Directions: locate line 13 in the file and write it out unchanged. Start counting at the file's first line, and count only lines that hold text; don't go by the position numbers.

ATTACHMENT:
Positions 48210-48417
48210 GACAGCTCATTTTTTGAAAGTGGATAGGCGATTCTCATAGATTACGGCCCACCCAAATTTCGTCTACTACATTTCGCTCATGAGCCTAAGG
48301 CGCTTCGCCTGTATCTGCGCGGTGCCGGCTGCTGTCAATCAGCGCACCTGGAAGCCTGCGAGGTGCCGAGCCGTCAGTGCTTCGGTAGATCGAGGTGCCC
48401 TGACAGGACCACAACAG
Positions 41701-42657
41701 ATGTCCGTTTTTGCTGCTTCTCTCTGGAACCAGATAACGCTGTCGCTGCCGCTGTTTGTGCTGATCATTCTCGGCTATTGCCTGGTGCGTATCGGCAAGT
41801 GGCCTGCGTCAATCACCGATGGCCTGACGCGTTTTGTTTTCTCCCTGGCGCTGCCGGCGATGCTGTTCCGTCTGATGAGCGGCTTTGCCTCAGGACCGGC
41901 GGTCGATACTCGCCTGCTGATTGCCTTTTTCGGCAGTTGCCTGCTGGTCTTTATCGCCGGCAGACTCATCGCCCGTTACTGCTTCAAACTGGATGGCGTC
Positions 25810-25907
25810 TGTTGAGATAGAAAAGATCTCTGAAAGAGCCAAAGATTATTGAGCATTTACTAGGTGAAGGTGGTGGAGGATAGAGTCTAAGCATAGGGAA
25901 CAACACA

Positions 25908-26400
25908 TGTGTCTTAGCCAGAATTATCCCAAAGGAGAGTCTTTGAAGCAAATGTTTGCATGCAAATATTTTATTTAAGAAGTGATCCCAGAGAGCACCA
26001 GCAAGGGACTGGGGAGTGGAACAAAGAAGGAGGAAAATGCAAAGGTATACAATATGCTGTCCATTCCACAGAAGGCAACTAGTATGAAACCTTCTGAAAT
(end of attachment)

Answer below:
25908 TGTGTCTTAGCCAGAATTATCCCAAAGGAGAGTCTTTGAAGCAAATGTTTGCATGCAAATATTTTATTTAAGAAGTGATCCCAGAGAGCACCA